|Display||15.6-inch IPS 144 Hz 1080p|
|Memory||XPG 32 GB DDR4-2666 SO-DIMM|
|Storage||XPG SX8200 PCIe 3.0 x4 M.2 NVMe 1 TB SSD|
|Networking||Intel AX200 Wi-Fi 6 /w BT 5.0|
|Battery||6-cell 94 Wh|
|Ports||1 x Thunderbolt 3-capable USB Type-C
3 x USB 3.2 G2x1 Type-A
1 x HDMI
1 x Gigabit Ethernet
|Dimensions (WxDxH)||356.4 x 233.6 x 20.5 mm|
|Weight||< 1.85 kg|
Rounding out the XENIA is XPG's software, which includes the XPG Prime application. Though still in beta, XPG Prime allows users to select between performance, balanced, and battery-saving power modes. The software can also be used to monitor system information such as current clock speeds and temperature, and even allow users to customize the RGB LEDs within the keyboard.
Wrapping things up, while XPG has not published any official MSRP information for the laptops, a quick look at the first retail listings shows the GTX 1660 Ti model going for $1699, while the RTX 2070 model is showing up at $2199. The laptop is set to be available in the US, Mexico, and Taiwan imminently, while XPG also states that other markets outside of these three countries will see the XENIA hit retail shelves towards Q3.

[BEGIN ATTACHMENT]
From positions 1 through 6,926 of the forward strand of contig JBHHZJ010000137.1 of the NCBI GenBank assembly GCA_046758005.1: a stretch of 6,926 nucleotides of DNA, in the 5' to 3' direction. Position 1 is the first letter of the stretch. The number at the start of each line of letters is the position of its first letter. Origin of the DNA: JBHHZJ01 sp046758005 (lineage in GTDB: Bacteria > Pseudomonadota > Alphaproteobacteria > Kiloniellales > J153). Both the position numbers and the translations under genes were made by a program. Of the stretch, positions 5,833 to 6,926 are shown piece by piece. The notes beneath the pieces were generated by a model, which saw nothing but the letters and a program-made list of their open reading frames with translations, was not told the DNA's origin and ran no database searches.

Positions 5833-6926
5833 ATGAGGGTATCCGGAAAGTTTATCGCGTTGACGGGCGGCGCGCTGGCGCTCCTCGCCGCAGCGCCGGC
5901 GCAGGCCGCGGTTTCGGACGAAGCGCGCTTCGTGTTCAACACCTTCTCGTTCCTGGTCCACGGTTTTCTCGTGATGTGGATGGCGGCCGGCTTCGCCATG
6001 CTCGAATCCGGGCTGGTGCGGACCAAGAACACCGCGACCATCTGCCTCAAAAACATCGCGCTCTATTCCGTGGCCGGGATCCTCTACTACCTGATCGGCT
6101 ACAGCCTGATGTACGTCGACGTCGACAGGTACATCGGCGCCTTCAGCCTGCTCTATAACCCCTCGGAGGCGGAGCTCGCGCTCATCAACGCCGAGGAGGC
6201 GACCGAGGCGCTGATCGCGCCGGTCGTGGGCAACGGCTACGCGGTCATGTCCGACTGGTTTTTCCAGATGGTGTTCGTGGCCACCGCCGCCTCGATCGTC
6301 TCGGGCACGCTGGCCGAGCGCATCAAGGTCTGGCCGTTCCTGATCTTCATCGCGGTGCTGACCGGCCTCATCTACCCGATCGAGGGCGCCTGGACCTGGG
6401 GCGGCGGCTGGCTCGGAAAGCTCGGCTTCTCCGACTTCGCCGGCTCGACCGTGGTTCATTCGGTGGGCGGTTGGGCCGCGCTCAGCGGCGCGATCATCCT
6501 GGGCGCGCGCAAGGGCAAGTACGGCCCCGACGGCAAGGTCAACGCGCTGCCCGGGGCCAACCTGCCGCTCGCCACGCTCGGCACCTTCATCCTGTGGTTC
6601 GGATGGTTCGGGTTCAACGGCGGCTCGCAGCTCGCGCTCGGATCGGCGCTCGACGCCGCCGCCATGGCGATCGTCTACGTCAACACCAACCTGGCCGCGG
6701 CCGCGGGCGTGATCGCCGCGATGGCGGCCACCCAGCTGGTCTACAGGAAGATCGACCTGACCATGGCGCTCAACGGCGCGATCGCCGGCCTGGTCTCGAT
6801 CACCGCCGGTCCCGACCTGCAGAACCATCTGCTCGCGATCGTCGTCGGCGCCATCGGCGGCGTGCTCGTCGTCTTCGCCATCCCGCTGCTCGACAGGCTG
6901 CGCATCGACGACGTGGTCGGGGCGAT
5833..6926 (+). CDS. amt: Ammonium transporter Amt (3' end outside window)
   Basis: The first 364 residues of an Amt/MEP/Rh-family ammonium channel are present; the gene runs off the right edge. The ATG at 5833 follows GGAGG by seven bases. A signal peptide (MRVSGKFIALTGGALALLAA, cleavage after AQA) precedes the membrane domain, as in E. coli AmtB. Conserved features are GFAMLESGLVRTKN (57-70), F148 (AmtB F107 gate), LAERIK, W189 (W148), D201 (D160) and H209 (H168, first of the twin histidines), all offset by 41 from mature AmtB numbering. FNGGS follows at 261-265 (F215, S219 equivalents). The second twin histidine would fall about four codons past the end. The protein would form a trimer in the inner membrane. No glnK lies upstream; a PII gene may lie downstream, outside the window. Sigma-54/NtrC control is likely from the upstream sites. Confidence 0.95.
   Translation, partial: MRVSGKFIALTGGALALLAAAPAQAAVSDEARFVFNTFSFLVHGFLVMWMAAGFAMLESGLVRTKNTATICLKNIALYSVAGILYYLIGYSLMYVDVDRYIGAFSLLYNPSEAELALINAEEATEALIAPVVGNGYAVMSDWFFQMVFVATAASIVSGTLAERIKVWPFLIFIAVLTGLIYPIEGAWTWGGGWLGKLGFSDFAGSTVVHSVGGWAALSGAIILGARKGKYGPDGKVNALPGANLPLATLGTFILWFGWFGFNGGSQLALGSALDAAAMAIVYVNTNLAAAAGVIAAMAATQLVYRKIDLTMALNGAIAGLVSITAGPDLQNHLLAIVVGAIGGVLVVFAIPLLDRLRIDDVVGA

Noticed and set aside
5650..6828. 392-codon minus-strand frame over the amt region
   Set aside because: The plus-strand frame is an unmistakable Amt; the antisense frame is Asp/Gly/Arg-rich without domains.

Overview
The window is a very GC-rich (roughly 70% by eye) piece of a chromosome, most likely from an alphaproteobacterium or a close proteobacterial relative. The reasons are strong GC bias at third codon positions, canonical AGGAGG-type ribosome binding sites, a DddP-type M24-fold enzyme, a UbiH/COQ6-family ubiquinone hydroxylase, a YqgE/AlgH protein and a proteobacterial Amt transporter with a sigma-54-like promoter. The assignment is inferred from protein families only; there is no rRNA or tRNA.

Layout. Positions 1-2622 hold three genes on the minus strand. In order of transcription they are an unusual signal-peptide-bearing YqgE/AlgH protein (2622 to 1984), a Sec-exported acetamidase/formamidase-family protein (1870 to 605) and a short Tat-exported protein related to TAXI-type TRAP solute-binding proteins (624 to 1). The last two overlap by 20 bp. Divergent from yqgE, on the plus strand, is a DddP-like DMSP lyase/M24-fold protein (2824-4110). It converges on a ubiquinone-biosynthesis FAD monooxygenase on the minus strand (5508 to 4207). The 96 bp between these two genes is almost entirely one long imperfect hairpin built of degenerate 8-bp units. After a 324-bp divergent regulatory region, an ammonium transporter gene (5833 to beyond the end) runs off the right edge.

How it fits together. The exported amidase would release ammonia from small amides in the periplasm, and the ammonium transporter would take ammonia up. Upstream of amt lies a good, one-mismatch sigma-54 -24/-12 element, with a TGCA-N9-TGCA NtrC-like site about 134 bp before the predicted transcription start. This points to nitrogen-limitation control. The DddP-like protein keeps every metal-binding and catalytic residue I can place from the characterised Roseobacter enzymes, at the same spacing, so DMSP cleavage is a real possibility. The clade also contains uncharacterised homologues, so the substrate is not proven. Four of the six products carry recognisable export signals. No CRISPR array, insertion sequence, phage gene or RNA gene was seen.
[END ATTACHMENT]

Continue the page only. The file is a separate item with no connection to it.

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Gunbuster - Thursday, April 23, 2020 - linkSame difference, the only contribution was a check to the factory for a off the rack bland ODM design.
thuckabay - Wednesday, April 22, 2020 - linkThis XPG machine is similar to Walmart's Overpowered 17.3" OP-LP3 computer.
TheUnhandledException - Thursday, April 23, 2020 - linkFrom the specs "1 x USB 3.2 G2x2 Type-A". That is not possible the stupidly named USB 3.2 Gen 2x2 (aka 20 Gbps USB) is only available on usb-c.
thuckabay - Friday, April 24, 2020 - linkThis machine is far too pricey for its specs. It is offering what will soon be last year's CPU, and AMD will clean its clock for far less money.